But let's not delude ourselves. This is the only version of Windows you can have now, and if you must have Windows, then Windows 10 it is. No sentiments here. Simple needs. For me, it boils down to Microsoft Office and games. I can cry a river, but this is what it is. If anything, I should be angry that there isn't a viable alternative.
What about Linux?
Yes and no. I've been using Kubuntu in a production fashion on my Slimbook Pro2 laptop. Works really great. But then, I still happily use Windows 7/8 machines, because they also work great, I have the reliability and the software that I need, and most importantly, I can use Microsoft Office for when I need to work with book editors and such, and I've got the full gamut of games, some of which still aren't available for Linux.
Saying 'just use Linux' is a wishful dream. It's not like that. Most people can't cope with the switch, hardware question is a gamble, and at the end of the day, there are applications that you don't get. Compromising for ideology isn't worth it. If you can have your full productivity without any problems using Linux, then by all means, this is a good, smart choice. Alas, for most people, this is science fiction.
If you have a Windows 7 machine, you can continue using it part the operating system EOL date. I've laid down the recipe for good security, the hardware will work as long as it lasts, and the software won't just vanish. You will have time to adjust, and this should coincide with hardware replacement. Once that happens, you should definitely leave Windows 7 behind, and get a modern up-to-date operating system to match the capabilities of your new machine.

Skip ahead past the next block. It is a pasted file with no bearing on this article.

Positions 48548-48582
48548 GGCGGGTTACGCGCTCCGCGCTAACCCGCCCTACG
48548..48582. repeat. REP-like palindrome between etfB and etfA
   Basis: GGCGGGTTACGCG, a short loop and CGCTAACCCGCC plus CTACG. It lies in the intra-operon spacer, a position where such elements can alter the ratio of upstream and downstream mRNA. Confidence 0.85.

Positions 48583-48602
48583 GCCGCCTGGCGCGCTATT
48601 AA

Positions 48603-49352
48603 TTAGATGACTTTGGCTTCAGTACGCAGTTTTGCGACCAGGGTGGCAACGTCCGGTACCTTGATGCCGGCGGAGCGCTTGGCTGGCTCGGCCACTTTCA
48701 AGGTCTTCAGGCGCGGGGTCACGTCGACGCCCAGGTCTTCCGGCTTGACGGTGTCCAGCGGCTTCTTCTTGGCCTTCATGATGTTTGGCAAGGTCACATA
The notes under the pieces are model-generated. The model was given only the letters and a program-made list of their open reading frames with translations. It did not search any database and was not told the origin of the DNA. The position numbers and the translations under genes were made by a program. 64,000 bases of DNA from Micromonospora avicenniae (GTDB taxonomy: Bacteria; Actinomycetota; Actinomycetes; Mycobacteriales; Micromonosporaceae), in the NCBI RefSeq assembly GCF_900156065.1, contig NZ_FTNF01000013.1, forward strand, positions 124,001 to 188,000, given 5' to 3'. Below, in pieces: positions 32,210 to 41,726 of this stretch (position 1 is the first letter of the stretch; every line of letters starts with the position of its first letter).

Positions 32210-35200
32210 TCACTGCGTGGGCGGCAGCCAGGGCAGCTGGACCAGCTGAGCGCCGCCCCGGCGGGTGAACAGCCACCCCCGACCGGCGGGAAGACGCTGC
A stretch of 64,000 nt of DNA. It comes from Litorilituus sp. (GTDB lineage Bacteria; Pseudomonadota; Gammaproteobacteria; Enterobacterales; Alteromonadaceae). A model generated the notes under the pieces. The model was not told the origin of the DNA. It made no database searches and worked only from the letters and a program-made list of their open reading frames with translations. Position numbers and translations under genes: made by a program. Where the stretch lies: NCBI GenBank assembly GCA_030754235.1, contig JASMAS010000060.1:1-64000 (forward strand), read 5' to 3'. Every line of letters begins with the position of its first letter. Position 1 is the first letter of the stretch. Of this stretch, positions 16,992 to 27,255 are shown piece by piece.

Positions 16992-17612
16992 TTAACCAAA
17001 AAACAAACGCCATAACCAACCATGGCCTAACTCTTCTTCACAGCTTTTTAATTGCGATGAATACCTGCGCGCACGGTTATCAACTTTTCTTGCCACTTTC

In the long(er) run, most if not all of the current Windows 7 users will switch to Windows 10. That's the simple reality. I'm not happy that this is the case, but no amount of self-pity will change it. Some people may go for Linux, but this isn't trivial, and not an option for gamers. Speaking of Windows 10, the new system is like the new Internet, more annoying, more in-yer-face, more hyperactive, and all about buzzwords. You can peel this layer of modernistic crap, and then you have the essential Windows, which you can then use happily and reliably for another decade or so.
There. Your Windows 7 EOL options. You might not be happy, but at least you know where you stand. And I know what's bugging you. It's the sense of choice, the control, which you now have so much less of than you had a while back. Windows 10 is less benign than Windows 7, the same way Windows 7 was less benign than Windows XP (I still have the old, original pre-activation license). But don't blame Microsoft for this.
Blame everyone, especially the smartphone vendors. They helped perpetuate the online-cloud nonsense, and this is why the innocence of yore is gone. And to help with any future illusions, don't expect things to become better. Operating systems will become narrower, more restrictive. Just like TV. Just like the Internet. The commercial model has only one direction, and that's the shareholders bottom line. Remember this, put your emotions aside, and try to focus on getting the job done with as little pain as you can. There's nothing else.